• If you’ve also got warmer weather and high humidity you definitely can grow ginger. 
  • From reading garden forums on the web, ginger does well in the ground in temperate climates as well. 
  • For most of us, growing ginger will mean growing it in pots. 
  • If you plonk it in cheap potting mix, don’t expect much. 
  • If you’ve got water storage crystals in the mix, that’s good, but if you’ve added some coir, that’s even better, because what ginger needs, apart from free draining potting mix, is a mix that has some water holding capacity 
  • In other words, potting mix that doesn’t dry out too quickly. 
  • If you’ve only got one sprouting rhizome, put it into a 20cm pot, if you have 3 put them in together into a large 35cm pot. 
  • You can also add one part of good compost to two parts potting mix, and that’s going to add some nutrients as well. 
  • For those gardens with tropical or sub-tropical climates you can put that piece of sprouting ginger straight into the garden after you dug in a spadeful of compost. That should be good enough. 
  • Put in your piece of ginger about 5cm below the soil surface. 
    Ginger growing in Sri Lanka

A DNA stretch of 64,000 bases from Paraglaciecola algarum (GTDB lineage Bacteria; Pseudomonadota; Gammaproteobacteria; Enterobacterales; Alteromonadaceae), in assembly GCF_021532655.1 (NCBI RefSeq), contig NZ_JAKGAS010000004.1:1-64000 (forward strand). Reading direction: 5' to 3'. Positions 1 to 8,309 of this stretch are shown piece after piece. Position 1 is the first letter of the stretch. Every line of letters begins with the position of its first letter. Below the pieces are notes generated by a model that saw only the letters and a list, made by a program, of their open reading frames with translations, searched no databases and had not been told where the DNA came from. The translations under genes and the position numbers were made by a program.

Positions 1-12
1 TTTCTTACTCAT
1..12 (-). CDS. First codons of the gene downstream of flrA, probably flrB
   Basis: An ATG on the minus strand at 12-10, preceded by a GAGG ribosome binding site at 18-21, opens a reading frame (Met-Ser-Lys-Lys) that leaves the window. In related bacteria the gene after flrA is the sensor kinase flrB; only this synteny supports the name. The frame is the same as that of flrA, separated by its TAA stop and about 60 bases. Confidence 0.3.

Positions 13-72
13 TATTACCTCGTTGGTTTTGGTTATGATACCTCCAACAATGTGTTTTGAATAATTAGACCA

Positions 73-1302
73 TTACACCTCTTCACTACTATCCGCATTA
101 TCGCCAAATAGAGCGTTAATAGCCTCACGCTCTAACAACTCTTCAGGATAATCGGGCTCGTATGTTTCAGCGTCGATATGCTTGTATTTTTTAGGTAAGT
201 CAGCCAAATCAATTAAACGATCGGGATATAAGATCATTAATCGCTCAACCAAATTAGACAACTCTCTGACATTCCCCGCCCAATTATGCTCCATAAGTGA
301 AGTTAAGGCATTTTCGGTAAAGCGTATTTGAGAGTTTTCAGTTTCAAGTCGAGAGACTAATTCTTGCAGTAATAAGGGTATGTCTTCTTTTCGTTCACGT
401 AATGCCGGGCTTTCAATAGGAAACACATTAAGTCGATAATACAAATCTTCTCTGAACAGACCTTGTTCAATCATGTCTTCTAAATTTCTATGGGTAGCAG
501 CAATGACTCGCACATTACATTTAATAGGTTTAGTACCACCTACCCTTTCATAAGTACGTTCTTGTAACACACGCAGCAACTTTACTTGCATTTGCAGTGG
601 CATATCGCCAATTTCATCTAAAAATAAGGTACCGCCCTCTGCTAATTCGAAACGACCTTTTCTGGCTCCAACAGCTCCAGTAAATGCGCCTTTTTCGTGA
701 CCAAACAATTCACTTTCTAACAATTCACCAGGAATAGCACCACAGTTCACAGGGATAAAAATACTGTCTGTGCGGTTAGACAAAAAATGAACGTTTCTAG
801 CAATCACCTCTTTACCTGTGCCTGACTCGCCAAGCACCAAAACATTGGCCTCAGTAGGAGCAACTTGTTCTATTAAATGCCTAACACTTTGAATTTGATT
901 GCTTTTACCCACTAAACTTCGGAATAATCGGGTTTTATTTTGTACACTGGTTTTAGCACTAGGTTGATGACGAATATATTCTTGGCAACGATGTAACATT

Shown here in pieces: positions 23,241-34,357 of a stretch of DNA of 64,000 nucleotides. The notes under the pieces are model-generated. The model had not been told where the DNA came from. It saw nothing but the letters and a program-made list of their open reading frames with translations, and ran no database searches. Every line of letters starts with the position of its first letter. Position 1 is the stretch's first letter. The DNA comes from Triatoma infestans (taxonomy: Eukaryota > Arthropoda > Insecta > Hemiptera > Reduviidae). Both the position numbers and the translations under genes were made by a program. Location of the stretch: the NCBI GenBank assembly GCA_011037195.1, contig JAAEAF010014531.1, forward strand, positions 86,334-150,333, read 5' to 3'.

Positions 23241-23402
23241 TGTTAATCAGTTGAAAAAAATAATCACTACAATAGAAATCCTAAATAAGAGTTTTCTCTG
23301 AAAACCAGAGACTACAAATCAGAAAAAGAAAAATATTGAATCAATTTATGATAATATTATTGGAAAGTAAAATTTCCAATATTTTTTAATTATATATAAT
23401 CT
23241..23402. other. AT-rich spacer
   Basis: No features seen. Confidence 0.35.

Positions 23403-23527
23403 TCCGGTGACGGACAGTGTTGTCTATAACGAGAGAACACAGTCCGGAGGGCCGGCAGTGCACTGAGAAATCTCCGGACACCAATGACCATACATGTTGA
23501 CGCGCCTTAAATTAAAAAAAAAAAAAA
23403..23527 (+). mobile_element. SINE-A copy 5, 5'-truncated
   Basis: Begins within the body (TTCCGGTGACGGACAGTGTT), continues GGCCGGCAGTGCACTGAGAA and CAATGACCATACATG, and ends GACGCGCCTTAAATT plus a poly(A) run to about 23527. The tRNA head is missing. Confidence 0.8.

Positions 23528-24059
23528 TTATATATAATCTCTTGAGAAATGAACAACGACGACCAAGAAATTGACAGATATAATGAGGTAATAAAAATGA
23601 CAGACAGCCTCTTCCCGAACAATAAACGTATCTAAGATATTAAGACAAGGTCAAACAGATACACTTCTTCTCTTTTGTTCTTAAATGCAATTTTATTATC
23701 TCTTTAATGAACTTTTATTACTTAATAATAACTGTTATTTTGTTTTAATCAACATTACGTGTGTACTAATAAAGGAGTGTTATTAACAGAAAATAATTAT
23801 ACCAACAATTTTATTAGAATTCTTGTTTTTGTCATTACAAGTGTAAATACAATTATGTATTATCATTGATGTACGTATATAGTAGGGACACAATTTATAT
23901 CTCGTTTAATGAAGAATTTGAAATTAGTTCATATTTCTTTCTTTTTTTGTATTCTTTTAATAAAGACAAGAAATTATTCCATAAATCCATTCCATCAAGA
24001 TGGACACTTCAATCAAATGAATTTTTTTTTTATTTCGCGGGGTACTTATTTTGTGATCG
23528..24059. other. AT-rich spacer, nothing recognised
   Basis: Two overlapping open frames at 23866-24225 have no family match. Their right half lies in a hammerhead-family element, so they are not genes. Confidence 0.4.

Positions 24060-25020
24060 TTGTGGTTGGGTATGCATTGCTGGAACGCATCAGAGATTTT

• Remember, filtered sunlight not direct sun for the position. 
For cooler climates, your ginger plant can take full sun because it won’t be as intense for the most part as in the tropics.
Near a north facing wall is ideal so the plant can get reflected heat.
If it gets too hot in summer, move the pot into semi-shade if you can.
Also, for cooler districts, move it inside at the first signs of cold weather and don’t water it too much.
The best planting time is late winter/early spring, but if you’ve got a piece sprouting now, don’t waste an opportunity to garden, put it in anyway.

Ginger grows quite slowly and doesn’t mind being a little bit root bound if it’s in a pot.
A good thing about Ginger is that it won’t overtake your garden, because, it’s slow growing and after all, you’re going to be digging it up every year to harvest the rhizomes for your cooking.